Tax Panic: What to Do If You Can’t Pay

Get Rich Slowly has an interesting post about what to do if Uncle Sam comes calling and you’re too broke to pay.

    “The first route is via Form 9465, Installment Agreement Request (PDF). You supply the terms based on your ability to pay over the next few years. If the amount owed is under $10,000, the IRS will accept most reasonable offers to pay within 36 months. Otherwise, larger amounts may require further correspondence and data gathering for the IRS.”

Very interesting stuff. A must read if you’re short on your taxes this year. —MEGHANN MARCO

Taxpayer Panic: What To Do If You Can’t Pay Uncle Sam [Get Rich Slowly]

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  1. JT says:

    I did this once. I was getting charged interest in excess of my arranged payment. I put it on my credit card to get it down to a more reasonable 25% interest. Nothing like share-croppin’ on the fields of the american economy.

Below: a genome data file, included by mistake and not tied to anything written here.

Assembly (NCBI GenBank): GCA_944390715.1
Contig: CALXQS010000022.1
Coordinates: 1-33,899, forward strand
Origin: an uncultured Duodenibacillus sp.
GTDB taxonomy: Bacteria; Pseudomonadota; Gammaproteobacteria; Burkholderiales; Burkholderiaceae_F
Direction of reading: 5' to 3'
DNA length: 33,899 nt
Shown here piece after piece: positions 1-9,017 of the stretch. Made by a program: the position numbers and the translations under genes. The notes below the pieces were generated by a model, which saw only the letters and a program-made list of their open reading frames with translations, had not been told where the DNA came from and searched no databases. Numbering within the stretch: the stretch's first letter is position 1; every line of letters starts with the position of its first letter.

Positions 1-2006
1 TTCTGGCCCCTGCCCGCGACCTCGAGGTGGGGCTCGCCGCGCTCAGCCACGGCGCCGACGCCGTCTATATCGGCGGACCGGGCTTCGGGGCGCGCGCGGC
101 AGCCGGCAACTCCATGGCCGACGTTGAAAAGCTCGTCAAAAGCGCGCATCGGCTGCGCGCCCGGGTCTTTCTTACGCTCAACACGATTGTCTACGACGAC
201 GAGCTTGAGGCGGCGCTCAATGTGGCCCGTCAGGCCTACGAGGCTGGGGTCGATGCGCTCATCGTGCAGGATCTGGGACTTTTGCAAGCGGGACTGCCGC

2. alicetheowl says:

    Not to mention, the interest accrues daily, not monthly. So you can pay it off, only to get another bill for the interest that accrued waiting for your payment to arrive and clear. Spiffy, huh?

    You’re better off charging it, if you can.

  3. Joe Hass says:

    Allow me to add one other huge risk. If you go down the installment payment path, and screw up even once, the IRS can slap you with a lien, which goes on your credit report for at least seven years (even if it’s cleared), on par with a collection agency mark. To put this in perspective: if you’re one day late with a credit card payment, generally you don’t get hit with a 30 (even if you are, a 30 is less of a credit blemish than a lien).

    The author of the link suggests that this beats a credit card. I wholeheartedly disagree.

  4. greedyredhead says:

    I fourth this motion: On an IRS installment agreement, you’d better not screw up. Otherwise you will find yourself in line at the USPS, signing for a registered letter. Not nice.